Kind regards,
Nick

User avatar
gregsmith01748
Friend of the Free Spirits web site 2015
Friend of the Free Spirits web site 2015
Posts: 1184
Joined: Mon May 02, 2011 5:51 pm
I row on...: Model C with PM4
Location: Hopkinton, MA, USA

Re: Lactate based training

Post by gregsmith01748 » Thu Dec 29, 2016 2:46 pm

Hi Nick,
Glad you chimed in. I'm on a short hiatus because of some knee surgery, but I'll hopefully be back at it within a week or so. I agree with you that drift over 20 minutes is a pretty good way to predict lactate and it's a lot easier to measure.

I'm impressed by a 215w power at <2mmol/l. A couple of years ago I managed to work mine up to just over 200w with months of patient effort. I haven't managed to get back there though.

The 5 stroke max force bursts is a good idea too. I've usually added a short set of 10 sec sprints at the end of a steady state workout as I head into the month with sprint races. But doing them routinely in some steady state sessions makes sense. Do you need to lower your steady state power in those session to manage HR drift with extra bursts in there?
Greg - Age: 53 H: 182cm W: 88Kg (should be 83Kg)
Image
Training blog: https://quantifiedrowing.wordpress.com/

User avatar
gregsmith01748
Friend of the Free Spirits web site 2015
Friend of the Free Spirits web site 2015
Posts: 1184
Joined: Mon May 02, 2011 5:51 pm
I row on...: Model C with PM4
Location: Hopkinton, MA, USA

Re: Lactate based training

Post by gregsmith01748 » Fri Nov 10, 2017 5:08 pm

It's been an eventful year, but that's a story for another thread.

With the end of the OTW season, I am returning to mostly erg based training. Looking over my past results, it's pretty clear that I had my best results when I used a polarized training program and used lactate measurement to guide the low intensity training.

So, thought I would resurrect this thread. When I popped it open yesterday, I was astonished at the incredible trove of valuable stuff in it. I ended up rereading the whole thing, all 21 pages.

To get back into the groove I did a classic step test, using a procedure from the Australian institute of sport. This test is 7 steps, each 4 minutes long with 1 minute rests to do a lactate test. The powers in each step ranges from very slow to a bit faster than 2k pace.

Image

Image

Now I have to do a bit of work to find my training power. It's somewhere around 180w.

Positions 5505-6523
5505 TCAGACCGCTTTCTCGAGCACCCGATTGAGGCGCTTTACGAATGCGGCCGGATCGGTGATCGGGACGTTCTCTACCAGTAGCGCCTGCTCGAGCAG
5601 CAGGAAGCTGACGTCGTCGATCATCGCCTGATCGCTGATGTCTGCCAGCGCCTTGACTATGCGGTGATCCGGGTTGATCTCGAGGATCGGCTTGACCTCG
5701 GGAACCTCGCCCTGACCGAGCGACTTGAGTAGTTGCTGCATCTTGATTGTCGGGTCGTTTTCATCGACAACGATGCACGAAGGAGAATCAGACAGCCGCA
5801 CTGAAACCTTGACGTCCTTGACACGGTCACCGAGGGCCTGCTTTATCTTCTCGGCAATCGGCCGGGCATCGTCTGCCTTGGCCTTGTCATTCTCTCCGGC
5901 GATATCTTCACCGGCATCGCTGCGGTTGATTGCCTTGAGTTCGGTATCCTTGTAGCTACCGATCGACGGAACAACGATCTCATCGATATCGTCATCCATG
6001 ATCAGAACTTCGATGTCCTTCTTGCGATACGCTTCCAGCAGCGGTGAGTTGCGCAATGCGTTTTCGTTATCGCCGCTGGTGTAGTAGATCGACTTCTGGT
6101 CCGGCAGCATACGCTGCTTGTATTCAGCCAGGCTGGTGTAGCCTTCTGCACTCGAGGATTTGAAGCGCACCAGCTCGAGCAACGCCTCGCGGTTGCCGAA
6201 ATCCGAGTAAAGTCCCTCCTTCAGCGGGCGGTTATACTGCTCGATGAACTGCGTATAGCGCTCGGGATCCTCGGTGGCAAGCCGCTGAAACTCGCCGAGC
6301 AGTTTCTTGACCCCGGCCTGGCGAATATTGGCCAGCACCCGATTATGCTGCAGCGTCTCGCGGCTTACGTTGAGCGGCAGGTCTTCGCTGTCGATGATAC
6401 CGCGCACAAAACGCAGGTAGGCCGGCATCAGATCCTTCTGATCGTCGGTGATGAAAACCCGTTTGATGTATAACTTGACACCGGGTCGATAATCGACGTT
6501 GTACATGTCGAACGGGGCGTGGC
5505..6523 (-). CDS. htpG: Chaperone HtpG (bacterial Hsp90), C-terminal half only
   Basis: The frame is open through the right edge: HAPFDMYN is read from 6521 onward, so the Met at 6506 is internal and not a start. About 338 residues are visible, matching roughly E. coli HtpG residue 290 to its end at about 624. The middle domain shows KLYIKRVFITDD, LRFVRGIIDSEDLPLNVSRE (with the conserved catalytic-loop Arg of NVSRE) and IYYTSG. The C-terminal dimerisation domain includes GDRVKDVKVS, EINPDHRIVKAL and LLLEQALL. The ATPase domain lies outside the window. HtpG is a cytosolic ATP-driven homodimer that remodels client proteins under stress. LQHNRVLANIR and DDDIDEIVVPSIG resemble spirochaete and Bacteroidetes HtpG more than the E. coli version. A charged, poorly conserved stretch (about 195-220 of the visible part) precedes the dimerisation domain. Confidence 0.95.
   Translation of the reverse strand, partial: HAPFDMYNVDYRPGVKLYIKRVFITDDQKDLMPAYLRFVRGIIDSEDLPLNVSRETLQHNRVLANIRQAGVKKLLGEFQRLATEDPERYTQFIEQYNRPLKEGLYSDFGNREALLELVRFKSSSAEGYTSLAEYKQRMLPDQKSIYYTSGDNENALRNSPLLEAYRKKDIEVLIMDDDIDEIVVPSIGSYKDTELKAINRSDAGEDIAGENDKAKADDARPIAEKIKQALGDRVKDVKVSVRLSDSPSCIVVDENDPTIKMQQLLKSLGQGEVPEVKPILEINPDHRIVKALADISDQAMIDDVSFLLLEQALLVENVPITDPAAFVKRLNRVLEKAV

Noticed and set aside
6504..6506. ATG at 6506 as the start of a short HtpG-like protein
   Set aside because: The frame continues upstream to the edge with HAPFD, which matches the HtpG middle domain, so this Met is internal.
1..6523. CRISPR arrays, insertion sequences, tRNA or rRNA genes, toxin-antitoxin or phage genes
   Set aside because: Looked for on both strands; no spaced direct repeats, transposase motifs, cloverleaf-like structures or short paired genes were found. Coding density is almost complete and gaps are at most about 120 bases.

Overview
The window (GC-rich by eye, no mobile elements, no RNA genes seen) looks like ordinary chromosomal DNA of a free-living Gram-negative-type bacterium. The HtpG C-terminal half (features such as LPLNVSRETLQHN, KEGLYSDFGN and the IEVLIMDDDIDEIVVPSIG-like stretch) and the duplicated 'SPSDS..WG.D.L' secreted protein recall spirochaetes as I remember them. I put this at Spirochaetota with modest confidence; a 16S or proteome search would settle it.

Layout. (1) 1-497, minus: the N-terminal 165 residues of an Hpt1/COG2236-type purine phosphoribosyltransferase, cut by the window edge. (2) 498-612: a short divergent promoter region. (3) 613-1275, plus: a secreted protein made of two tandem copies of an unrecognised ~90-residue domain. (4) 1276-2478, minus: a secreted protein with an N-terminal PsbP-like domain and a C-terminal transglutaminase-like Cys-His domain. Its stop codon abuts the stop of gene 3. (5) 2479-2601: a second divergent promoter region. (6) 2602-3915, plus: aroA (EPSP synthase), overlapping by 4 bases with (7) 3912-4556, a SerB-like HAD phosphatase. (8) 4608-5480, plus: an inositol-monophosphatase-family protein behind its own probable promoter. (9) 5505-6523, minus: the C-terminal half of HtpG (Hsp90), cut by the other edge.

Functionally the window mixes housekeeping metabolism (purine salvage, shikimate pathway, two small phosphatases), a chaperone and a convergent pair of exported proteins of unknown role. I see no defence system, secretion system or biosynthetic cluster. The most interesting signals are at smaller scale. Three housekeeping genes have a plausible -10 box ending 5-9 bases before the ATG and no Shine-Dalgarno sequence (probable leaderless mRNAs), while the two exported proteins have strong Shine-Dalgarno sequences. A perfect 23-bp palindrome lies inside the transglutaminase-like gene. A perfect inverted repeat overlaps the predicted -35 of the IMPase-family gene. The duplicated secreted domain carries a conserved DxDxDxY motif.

Greg - Age: 53 H: 182cm W: 88Kg (should be 83Kg)
Image
Training blog: https://quantifiedrowing.wordpress.com/

User avatar
gregsmith01748
Friend of the Free Spirits web site 2015
Friend of the Free Spirits web site 2015
Posts: 1184
Joined: Mon May 02, 2011 5:51 pm
I row on...: Model C with PM4
Location: Hopkinton, MA, USA

Re: Lactate based training

Post by gregsmith01748 » Fri Nov 10, 2017 6:28 pm

to follow up on my last post, I dug out the result of my first lactate step test from October 2013, so just over 4 years ago. I was in a bit better shape then, but the results are roughly similar.

Image

If you are interested, here are links to the description of the test and some thoughts about results.

https://quantifiedrowing.wordpress.com/ ... step-test/

https://quantifiedrowing.wordpress.com/ ... n-lactate/

I'm going to try to post here as things progress. Stay tuned.
Greg - Age: 53 H: 182cm W: 88Kg (should be 83Kg)
Image
Training blog: https://quantifiedrowing.wordpress.com/

Massi
Warming up
Posts: 25
Joined: Sun Feb 19, 2017 3:53 pm
I row on...: Model D with PM5

Re: Lactate based training

Post by Massi » Fri Nov 10, 2017 8:55 pm

This is an interesting thread, I'm quite interested in polarized training myself.
I've used the 80/20 training plans from Matt Fitzgerald for my running, with good results, and I'm wondering if they can be adapted to rowing.
Heart zones described at app.php/page/heart-rate-bands-calculator are similar but not a perfect match. For example Matt Fitzgerald highly recommends not to work in what he calls Zone X, which roughly sits between UT1 and AT bands, a bit too hard for easy training and a bit too easy for hard training. Easy rows like UT2 should be an almost one to one match with 'Easy Runs' (I can row an hour in that band every day without any problem, just my running training). Interval training is probably a bit more complicated, but given that my running and rowing pace are similar I'll try to apply the same principles...